I'll even say it again, I cannot see how trying to establish whether kids have literacy issues through testing is the awful thing an awful lot of posts make out.
The changes to the Act in terms of testing might be bad, but they might also be a valuable tool for channelling support to kids who could really benefit from it. I'm inclined to think that on balance literacy testing would be a damn good thing, because if there are national reports about a problem published, things might actually happen in terms of a coherent response to fixing it. So in relation to your "not offering a solution" criticism, I don't think that I need to.
Also, I don't think there should be "lots of testing" as you suggest, nor did I ever say that. That is precisely the misguided, and incorrect attribution that leads to a desire to use capital letters. I'm somewhat reluctant to try and justify things I've never said, so I'm at a disadvantage here.
I've read a lot of speculation, a lot of selective interpretation of what the legislation actually says, and a number of what sound remarkably like conspiracy theories. While there are some well thought out points amongst it, most posts seem to be talking about legislative changes that only happened in peoples imagination.
Occasionally the quiet ones get sick of being quiet. Sometimes, shouting even works to clarify a point. Just a thought.
You really don't have to try to convince me you're an asshat. Honest.
AS That was a great response. I am doing something else at the moment but at a quick read we agree on a couple of things:
There are too many kids who could do better. This problem must be addressed. Diagnostic testing would be a start but this is always being done in Primary Schools now. Guarantee that! The shortage of time, skilled personal, over crowded classrooms, etc etc means that known problems are not necessarily dealt with and seldom is it for the want of trying.
So you could help by persuading the system to properly fund and resource the needs. At the moment you would hate it if your bright kids have their resources denied in order to supplement the Needy.Spread too thinly? Disaster for both top kids and bottom kids. Wasting money on another layer of testing which is already being done in a focussed way, is criminal. Cheers. Must go for now.
Occasionally the quiet ones get sick of being quiet.
AS, I'm all for a bit of shoe-tossing every now and then. When there's a suitably oafish target. :)
AS, I'm all for a bit of shoe-tossing every now and then. When there's a suitably oafish target. :)
Must remember to keep a pair of slingbacks to hand for the next time I see this theocratic mouthpiece in the street.
Speaking as one of those elitist, over-paid, curmudgeonly killers of creativity (academics) - I am going to offer the Turkey voting for Christmas line: There is no point in expanding or putting further funds into higher education as long as a culture of teach to the test/exam continues as it is or grows. Universities are beginning to fill up with students who feel they have purchased the right to be told the answers. TEC have made it pretty clear that in the long term they would like to see no more than 20% of students fail. This puts Universities in a very tough position; the easy answer given the numbers involved is to continue the “teach to the test culture” and cream off the most able for a proper (postgraduate) education. At which point this looks like and is educational inflation. The students would be better off elsewhere in society. Please be clear I am not advocating more selective HE, everyone should have the right to attend funded HE programmes at a time when it suits them. What I am saying is HE has little purpose or benefit for large numbers of students if schools are not allowed to educate students properly, which is most likely to be the case in a culture of compulsory testing tied to arbitrary standards.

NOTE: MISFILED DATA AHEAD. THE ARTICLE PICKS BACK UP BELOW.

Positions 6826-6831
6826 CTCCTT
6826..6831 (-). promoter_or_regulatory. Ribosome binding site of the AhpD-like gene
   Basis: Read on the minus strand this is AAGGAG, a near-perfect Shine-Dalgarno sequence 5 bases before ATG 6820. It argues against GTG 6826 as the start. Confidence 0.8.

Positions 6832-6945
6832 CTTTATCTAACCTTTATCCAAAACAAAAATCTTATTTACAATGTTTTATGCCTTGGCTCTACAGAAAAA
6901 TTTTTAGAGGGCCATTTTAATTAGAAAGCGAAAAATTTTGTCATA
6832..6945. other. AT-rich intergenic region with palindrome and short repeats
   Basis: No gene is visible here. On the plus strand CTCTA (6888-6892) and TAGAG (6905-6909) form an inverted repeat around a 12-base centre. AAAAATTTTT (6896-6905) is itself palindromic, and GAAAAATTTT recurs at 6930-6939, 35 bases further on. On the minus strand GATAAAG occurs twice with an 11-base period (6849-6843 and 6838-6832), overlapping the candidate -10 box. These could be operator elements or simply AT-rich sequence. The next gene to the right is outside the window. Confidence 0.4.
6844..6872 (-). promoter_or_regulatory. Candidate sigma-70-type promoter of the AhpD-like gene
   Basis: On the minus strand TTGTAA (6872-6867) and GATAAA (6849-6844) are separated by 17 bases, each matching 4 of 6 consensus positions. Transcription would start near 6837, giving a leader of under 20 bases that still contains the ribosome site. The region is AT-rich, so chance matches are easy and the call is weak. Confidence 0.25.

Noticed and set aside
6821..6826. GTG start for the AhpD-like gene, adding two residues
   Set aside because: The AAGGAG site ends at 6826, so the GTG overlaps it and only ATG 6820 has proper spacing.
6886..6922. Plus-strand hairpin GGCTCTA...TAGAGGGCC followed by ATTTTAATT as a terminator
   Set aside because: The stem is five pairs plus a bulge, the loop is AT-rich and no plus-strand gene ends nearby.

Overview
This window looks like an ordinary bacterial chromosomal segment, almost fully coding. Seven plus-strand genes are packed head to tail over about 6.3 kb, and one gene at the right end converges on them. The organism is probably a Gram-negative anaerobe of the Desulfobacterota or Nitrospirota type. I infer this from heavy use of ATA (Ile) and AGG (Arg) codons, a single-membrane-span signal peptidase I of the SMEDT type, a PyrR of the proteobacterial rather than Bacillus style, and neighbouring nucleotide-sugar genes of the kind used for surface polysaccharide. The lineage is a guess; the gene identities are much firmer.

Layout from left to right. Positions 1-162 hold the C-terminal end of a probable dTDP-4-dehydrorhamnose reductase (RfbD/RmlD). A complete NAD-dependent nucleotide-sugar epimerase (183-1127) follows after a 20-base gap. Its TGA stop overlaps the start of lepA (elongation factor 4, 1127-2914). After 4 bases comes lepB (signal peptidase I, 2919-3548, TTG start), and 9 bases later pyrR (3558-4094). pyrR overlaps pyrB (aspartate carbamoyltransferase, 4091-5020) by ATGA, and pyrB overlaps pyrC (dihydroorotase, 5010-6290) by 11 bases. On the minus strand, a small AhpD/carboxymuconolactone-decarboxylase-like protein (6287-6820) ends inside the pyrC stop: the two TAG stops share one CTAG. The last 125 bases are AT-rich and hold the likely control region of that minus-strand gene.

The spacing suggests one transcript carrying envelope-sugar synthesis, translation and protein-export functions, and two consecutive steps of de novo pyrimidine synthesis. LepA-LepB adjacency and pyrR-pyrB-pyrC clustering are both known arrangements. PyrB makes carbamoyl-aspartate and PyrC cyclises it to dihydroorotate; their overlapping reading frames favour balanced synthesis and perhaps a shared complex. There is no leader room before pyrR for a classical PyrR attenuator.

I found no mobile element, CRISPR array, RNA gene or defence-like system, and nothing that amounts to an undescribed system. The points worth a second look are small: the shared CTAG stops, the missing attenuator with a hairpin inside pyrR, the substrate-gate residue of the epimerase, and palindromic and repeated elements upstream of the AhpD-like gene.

Educational philosophy –
It is sad for me to see the extent to which “education” has given way to “training”. I tend to conceive of the difference in terms of goals for education in schools.
i) One could argue the goal of education is literacy, numeracy and related skills.
ii) One could argue that the goal is capability/efficacy with literacy and numeracy as a consequence.
Each case has advantages and disadvantages but I am sad to see the second case lose so much ground in the modern age. Like Steven and a couple of others who posted in this thread I have a non-standard educational background. I left a privileged secondary education with what would now be regarded as poor literacy and numeracy skills. I now have substantial qualifications that speak to the fact that all I needed to do was find a reason to acquire literacy and numeracy skills. I would not exist in my current role if only case i) were enforced. What perplexes me above all is that I’m not really sure what will constitute literacy or numeracy in 50 years time and it may be a risky strategy delivering teaching on the presumption that I do.
I'm a bit concerned that Anne Tolley delayed the review of NCEA for a year apparently after meeting with Auckland secondary principals on Friday. This raises all sorts of questions - apart from how did she manage to have a meeting at all when her bill was going through urgency all day?
Why wasn't she listening to all the other educational groups who have been meeting with her since she became education spokesperson after Katherine Rich stood down - many of whom advised her against the testing regime that was passed last week in less than 40 hours under urgency?
Why is NCEA allowed a whole year for review while education testing wasn't even allowed a select committee hearing?
What power does the Akld secondary principal lobby have? This is a very powerful group but they tend to come from the conservative end of education, high decile schools, those very concerned with zoning and compeitition between schools (mainly Auckland issues).
They are certainly not representative of NZ wide schools.
Is this going to be her main advisory group?